Bomber confronted by mosque leaders
The man believed to be the Stockholm bomber was thrown out of a mosque for preaching about suicide bombings and attempting to recruit extremists, religious leaders have said.
Iraq-born Taimour Abdulwahab al-Abdaly, 28, lived in Britain for almost a decade after leaving his adopted home in Sweden to study and start a family in Luton.
Muslim leaders in the town said he stormed out when they confronted him as he tried to "sow seeds of discord and extremism".
Farasat Latif, secretary of the Luton Islamic Centre, said the suicide bomber attended for a couple of months in 2006 or 2007.
He described how al-Abdaly was "bubbly" and "well-liked" but harboured increasingly radical and violent views.
Mr Latif said: "It was fed back to the committee of the mosque who explained that his ideas were incorrect. He seemed to accept it. We thought we had led him back to the truth.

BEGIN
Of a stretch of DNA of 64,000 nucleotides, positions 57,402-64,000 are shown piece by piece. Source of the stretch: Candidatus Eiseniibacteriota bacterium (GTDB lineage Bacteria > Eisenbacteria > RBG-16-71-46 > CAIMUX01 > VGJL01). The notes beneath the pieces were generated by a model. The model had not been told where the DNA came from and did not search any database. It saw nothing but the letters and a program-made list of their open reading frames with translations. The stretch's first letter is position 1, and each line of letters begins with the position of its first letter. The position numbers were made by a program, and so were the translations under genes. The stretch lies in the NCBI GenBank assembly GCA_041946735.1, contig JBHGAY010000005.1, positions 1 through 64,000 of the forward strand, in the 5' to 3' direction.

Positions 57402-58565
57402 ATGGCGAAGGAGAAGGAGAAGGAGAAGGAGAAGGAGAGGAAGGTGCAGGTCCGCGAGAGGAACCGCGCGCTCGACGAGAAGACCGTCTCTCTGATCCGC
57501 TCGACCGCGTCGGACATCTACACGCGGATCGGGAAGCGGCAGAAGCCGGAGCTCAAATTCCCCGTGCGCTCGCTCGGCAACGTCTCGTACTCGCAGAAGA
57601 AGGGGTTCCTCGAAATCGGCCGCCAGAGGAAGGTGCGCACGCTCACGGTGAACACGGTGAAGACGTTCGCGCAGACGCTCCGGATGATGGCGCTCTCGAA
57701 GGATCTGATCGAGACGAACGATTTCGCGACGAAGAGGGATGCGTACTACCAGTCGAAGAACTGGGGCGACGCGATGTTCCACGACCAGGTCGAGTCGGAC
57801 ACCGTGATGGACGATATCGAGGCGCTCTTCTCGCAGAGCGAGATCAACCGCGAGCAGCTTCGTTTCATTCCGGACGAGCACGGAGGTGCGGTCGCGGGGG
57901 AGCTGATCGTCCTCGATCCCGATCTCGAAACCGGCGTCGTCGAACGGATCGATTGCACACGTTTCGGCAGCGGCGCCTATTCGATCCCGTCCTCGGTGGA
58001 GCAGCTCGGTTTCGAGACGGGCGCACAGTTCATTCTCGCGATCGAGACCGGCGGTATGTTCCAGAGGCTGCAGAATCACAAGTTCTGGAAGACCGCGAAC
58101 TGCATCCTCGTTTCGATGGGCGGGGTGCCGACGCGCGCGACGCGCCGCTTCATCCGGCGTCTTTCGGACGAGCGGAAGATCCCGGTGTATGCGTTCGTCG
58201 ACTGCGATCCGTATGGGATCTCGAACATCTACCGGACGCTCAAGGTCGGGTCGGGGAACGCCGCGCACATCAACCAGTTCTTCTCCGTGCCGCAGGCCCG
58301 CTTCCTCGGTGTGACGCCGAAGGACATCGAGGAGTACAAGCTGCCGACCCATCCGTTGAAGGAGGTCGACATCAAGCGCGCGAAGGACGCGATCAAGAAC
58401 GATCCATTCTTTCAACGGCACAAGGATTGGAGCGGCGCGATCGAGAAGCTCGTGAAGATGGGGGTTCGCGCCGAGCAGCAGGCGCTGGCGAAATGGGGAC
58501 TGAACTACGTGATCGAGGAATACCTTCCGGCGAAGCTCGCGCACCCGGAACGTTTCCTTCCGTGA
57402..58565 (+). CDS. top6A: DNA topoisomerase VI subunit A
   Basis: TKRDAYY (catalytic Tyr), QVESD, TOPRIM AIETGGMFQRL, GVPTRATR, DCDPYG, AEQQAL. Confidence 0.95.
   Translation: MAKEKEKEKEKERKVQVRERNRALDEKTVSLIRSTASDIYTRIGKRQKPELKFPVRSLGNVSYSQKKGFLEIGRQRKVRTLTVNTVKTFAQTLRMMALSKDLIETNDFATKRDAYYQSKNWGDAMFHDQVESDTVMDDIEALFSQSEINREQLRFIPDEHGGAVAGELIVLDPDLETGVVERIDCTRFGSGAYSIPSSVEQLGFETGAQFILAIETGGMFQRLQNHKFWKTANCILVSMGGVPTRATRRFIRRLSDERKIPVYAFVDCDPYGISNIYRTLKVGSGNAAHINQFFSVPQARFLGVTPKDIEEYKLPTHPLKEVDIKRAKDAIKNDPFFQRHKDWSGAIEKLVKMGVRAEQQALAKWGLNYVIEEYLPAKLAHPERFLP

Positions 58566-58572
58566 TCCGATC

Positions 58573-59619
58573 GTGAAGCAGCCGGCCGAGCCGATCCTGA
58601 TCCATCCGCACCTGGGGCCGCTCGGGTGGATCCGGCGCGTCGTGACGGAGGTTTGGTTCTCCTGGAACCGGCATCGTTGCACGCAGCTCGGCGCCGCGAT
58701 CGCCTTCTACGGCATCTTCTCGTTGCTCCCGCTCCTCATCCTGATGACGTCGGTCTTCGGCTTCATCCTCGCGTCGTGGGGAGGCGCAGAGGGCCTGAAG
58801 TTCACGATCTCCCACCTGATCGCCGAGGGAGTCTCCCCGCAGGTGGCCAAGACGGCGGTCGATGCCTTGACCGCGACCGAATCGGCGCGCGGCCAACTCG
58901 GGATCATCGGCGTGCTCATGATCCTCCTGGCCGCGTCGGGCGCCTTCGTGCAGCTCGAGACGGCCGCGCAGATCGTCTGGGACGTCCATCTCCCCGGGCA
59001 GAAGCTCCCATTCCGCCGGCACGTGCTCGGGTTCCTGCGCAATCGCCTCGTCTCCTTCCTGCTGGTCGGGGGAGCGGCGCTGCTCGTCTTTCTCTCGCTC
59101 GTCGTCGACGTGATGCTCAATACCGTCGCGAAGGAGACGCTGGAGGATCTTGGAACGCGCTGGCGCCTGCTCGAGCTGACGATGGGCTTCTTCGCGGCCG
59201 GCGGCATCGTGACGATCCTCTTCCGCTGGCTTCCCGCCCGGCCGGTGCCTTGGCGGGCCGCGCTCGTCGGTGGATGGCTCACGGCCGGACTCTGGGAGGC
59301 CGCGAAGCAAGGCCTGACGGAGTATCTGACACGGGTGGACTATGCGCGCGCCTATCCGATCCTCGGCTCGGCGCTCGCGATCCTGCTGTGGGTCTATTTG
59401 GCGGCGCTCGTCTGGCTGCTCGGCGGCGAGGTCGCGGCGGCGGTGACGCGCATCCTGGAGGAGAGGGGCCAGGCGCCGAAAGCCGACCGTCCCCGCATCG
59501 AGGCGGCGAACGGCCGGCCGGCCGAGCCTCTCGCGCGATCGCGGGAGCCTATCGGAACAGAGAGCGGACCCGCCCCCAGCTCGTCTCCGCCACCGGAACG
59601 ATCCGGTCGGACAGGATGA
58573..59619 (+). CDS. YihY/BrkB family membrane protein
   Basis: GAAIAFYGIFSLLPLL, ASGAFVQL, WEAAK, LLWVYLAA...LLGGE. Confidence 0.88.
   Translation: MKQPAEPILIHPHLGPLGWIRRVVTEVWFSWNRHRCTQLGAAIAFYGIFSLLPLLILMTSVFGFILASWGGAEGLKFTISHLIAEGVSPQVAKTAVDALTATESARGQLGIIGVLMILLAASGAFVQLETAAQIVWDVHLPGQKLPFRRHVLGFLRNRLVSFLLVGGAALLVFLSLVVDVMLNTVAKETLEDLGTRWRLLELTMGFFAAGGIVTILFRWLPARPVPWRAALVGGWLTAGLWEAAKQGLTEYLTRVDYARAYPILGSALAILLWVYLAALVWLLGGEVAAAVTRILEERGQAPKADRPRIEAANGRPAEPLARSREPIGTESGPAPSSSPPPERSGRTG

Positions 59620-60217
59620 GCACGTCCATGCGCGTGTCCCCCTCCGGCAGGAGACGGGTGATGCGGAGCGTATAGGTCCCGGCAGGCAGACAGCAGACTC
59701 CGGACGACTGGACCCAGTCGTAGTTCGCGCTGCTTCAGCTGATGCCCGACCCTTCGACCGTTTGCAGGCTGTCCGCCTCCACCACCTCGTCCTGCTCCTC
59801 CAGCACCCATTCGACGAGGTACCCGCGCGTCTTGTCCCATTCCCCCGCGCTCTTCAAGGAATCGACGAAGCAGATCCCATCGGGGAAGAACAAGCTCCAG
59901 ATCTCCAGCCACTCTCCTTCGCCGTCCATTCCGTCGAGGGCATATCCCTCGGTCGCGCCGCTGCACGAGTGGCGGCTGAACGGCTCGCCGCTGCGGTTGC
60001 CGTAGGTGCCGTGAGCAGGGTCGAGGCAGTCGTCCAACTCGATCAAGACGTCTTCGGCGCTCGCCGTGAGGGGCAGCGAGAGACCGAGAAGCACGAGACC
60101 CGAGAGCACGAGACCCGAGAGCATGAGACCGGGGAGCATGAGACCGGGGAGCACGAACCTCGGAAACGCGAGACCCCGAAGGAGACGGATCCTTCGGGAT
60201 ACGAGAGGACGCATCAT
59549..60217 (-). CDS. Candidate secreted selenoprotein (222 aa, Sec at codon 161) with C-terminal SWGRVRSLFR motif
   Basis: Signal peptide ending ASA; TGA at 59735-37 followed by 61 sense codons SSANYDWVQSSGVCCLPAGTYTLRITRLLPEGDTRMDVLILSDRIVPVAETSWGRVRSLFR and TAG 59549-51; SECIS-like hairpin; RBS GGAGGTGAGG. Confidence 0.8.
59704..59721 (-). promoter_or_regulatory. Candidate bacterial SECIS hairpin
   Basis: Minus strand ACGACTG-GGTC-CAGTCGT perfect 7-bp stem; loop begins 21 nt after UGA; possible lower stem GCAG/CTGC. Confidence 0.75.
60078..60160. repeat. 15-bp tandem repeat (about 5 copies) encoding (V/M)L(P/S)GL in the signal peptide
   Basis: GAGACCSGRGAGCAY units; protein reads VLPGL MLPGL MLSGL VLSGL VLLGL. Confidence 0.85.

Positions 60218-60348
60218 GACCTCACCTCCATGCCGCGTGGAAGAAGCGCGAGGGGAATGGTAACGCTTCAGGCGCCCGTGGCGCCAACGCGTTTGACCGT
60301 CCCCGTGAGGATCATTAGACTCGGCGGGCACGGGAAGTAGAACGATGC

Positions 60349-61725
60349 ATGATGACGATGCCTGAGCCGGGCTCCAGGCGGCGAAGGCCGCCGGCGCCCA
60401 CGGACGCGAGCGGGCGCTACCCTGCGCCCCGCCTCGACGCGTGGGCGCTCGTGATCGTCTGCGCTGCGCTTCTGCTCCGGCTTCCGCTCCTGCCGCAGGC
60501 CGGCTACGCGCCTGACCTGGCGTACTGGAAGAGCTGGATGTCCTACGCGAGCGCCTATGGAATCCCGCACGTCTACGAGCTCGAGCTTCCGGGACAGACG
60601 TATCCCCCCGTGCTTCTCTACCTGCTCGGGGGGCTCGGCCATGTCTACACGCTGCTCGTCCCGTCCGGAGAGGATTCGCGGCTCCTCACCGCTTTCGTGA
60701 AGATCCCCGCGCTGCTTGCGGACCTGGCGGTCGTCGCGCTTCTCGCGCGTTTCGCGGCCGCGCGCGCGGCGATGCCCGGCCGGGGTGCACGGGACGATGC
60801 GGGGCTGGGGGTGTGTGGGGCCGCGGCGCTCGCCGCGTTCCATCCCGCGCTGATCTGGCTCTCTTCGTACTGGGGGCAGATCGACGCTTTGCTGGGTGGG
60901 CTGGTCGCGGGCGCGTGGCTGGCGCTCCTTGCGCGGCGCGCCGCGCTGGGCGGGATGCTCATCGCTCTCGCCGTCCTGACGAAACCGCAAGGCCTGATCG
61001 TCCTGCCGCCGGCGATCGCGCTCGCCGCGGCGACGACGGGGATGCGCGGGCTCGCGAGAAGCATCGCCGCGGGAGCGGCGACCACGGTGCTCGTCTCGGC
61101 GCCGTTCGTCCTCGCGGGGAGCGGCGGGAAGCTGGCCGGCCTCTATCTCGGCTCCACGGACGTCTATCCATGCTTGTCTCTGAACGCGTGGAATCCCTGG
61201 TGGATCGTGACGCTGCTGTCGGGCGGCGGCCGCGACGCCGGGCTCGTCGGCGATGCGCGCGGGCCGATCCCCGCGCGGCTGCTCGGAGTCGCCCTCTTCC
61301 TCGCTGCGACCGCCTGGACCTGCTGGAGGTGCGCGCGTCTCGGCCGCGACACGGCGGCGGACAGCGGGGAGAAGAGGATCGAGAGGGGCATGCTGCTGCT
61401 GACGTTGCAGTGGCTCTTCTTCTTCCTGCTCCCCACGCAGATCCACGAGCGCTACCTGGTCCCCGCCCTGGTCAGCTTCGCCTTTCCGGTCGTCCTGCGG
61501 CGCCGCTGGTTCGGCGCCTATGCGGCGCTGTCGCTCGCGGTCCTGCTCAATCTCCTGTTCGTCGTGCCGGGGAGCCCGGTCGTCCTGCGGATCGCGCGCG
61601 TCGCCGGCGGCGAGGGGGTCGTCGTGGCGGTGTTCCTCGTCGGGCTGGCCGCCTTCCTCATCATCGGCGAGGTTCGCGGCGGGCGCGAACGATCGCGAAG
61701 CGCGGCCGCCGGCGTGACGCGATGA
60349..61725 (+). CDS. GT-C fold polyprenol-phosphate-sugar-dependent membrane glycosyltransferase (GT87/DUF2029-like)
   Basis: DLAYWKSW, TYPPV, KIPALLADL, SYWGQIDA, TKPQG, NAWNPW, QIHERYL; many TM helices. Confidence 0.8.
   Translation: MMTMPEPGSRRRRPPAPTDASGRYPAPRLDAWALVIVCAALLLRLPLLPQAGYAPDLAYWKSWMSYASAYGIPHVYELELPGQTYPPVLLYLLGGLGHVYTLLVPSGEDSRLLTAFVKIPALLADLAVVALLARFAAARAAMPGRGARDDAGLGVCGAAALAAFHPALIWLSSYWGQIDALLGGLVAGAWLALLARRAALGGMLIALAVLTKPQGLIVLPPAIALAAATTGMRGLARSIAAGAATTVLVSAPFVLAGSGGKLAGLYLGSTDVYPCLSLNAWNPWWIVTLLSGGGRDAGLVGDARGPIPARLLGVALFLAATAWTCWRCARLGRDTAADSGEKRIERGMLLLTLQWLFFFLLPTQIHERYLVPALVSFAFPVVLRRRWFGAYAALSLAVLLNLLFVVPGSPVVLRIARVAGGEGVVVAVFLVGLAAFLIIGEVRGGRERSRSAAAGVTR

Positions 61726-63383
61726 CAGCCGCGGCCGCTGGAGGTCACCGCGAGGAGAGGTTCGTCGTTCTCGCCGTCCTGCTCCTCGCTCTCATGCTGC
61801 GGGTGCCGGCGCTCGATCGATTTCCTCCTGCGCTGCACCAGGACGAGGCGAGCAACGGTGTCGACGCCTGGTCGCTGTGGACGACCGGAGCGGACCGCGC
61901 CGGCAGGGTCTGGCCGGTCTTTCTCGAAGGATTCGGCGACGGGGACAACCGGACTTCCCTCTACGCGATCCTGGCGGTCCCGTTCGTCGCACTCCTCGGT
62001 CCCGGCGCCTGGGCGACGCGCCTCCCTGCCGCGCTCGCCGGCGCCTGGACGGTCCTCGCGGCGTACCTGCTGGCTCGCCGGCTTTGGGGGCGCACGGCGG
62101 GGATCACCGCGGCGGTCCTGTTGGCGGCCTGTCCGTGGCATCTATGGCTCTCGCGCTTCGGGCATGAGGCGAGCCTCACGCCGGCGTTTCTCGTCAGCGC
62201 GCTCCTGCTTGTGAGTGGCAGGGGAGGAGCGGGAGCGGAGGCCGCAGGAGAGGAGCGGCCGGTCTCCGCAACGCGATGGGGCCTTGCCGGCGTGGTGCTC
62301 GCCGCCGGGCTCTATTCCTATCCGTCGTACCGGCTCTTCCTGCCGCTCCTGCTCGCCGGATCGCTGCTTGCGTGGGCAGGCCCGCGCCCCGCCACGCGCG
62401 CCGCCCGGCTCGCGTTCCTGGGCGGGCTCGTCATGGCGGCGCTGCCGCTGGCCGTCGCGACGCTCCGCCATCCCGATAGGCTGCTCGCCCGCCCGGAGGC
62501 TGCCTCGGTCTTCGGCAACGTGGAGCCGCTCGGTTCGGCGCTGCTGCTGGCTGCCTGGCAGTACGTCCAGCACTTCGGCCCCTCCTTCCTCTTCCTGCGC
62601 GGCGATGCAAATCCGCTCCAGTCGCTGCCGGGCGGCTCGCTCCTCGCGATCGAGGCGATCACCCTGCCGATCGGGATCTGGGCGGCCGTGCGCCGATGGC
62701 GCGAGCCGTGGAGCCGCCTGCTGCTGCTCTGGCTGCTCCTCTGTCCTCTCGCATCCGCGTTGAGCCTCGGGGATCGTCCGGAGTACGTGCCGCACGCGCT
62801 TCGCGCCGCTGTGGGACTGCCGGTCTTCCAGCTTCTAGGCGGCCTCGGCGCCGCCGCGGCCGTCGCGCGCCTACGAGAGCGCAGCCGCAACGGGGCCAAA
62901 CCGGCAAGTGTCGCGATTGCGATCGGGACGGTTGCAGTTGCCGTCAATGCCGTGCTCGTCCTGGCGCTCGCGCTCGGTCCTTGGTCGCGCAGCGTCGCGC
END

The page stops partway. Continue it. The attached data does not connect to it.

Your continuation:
"One day during morning prayers in the month of Ramadan - there were about 100 people there - the chairman of the mosque stood up and exposed him, warning against terrorism, suicide bombings and so on.
"He knew it was directed at him. He stormed out of the mosque and was never seen again."
Two people were wounded in central Stockholm in the first suicide bombing in the history of Sweden on Saturday afternoon.
Prosecutor Tomas Lindstrand said investigators are "98%" certain the suicide bomber was al-Abdaly, who may have died when his bomb went off prematurely.